But despite the real danger to life, the protests continue.

The protest movement is growing every day. The people are not afraid anymore, not even of tanks and guns. That makes me optimistic, even if no one knows exactly what to do next. You know, at first the Syrians were certainly inspired by the events in Tunisia and Egypt. But the real reasons for the protests ran deeper. People chanted, “The Syrian people want to live in dignity.” The driving force was the desire for a life free of humiliation from which we have been suffering for decades. From the outside, it is perhaps difficult to understand how painful it is to live year after year without dignity, not to be treated as a human being but simply as a subject.

But it’s really a broad protest movement?

You cannot compare the numbers with Tunisia and Egypt. But at the same time no other country has a security apparatus that would be comparable to Syria. I think my people have shown incredible courage in facing this. What worries us is the bourgeoisie, the commercial middle class. Many merchants are afraid of change. Aleppo, for example, apart from a few small demonstrations, remained peaceful so far.

There are virtually no independent journalists in Syria - which makes it easy to spread rumours. The regime insists that forces from abroad, for example from neighbouring Lebanon, foment the unrest with money and weapons. Can you be sure that there is no such foreign interference?

The Syrian regime is waging a war against its own people - with weapons and in the media. But those allegations have little substance. Why else would they change every day: one day they blame the Saudi prince Bandar Ben Sultan, the next day the former Lebanese prime minister Saad Hariri, then Syria's former vice- president, then the Muslim Brothers ... only the Syrian people seem to have nothing to do with the protests.

So it's really a people's movement?

Without doubt. It is a rebellion of ordinary people, of women, fathers, sons, and daughters. Among the arrested were housewives and grandmothers as well.

In the beginning, many thought Bashar al-Assad was a hesitant but willing reformer. This image has been thoroughly destroyed. Can the president survive politically?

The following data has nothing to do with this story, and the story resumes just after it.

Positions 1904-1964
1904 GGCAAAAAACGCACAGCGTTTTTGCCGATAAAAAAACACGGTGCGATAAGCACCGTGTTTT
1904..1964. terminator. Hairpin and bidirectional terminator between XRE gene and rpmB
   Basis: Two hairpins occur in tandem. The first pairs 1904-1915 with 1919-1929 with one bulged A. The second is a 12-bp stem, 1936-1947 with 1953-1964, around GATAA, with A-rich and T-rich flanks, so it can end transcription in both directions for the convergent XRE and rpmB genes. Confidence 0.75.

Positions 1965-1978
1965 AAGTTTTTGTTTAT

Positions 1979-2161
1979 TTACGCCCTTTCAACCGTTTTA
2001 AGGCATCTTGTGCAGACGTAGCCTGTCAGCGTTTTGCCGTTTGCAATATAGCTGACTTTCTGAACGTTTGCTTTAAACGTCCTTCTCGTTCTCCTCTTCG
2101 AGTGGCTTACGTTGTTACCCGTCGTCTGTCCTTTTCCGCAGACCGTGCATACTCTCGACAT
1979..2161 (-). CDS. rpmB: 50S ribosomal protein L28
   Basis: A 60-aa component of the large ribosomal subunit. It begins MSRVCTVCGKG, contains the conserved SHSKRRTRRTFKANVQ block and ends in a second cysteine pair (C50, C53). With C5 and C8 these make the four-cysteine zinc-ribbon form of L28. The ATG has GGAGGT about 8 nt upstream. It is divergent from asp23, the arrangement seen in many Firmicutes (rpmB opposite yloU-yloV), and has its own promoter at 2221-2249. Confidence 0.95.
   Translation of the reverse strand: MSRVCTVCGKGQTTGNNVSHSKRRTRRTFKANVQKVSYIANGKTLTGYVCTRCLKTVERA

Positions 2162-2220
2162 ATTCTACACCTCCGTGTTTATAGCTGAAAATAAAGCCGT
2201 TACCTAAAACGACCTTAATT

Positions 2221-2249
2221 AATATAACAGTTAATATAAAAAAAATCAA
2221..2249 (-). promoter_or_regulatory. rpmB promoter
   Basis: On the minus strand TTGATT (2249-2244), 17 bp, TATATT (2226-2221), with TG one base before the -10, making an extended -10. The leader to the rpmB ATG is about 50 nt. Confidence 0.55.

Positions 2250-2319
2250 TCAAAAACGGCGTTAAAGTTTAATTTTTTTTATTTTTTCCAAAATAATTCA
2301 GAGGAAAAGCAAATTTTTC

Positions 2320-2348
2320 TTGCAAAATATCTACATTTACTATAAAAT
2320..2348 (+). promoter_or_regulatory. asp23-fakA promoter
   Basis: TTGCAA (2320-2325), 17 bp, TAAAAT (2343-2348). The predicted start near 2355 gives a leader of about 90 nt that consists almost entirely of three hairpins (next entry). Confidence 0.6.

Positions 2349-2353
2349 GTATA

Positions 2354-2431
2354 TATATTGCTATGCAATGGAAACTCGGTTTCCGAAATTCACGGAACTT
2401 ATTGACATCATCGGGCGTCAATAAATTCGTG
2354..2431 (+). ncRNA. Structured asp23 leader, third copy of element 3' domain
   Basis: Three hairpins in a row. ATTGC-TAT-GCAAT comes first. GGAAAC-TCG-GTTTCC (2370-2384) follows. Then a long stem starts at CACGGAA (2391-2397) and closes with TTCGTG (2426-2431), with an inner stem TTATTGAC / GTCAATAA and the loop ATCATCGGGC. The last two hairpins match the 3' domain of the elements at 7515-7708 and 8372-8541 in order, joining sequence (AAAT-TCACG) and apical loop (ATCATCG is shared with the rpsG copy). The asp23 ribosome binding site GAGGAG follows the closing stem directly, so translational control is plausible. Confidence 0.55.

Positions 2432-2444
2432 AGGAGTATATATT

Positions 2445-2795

It's not just about the president - it's about an entire system that has been controlling the country for decades. One cannot really reform a regime that is based on corruption and oppression. No matter what the regime does now in order to survive, it may perhaps delay its end but it cannot prevent it.

There were some reforms: the lifting of the state of emergency; granting citizenship to stateless Kurds; and the abolishment of the notorious special security courts. Are these essential steps or just cosmetic?

These steps don’t mean anything because they came after dozens of people were killed and hundreds arrested. They also were not really implemented - they are paper decisions to mislead the media and the international community.

Is there anything Assad can do to calm down the situation?

He can dissolve the complex security apparatus and bring those responsible for torture and murder to justice. He can apologise for his speech on April 16 to the Syrian people and convene a national conference to prepare for a democratic, peaceful change.

Many fear that a fall of the regime could lead to civil war and to riots against religious minorities.

The Syrian people have in the past few weeks shown the world how peaceful and civilised they are. All the protesters insist on national unity and reject sectarian speeches. Despite massive military force on the part of the regime, the people remained peaceful. In my opinion, this is proof that the Syrians, if they get the chance, will transform their land peacefully.

What can the West do to prevent more bloodshed in Syria?

The Syrians do not need any military intervention. We need political and diplomatic pressure on the regime to stop the violence against the people. We Syrians have regained faith in ourselves. We can take our future in our own hands.

Susanne Fischer is IWPR’s Syria programme manager.

This interview originally appeared in German in the Die Zeit weekly.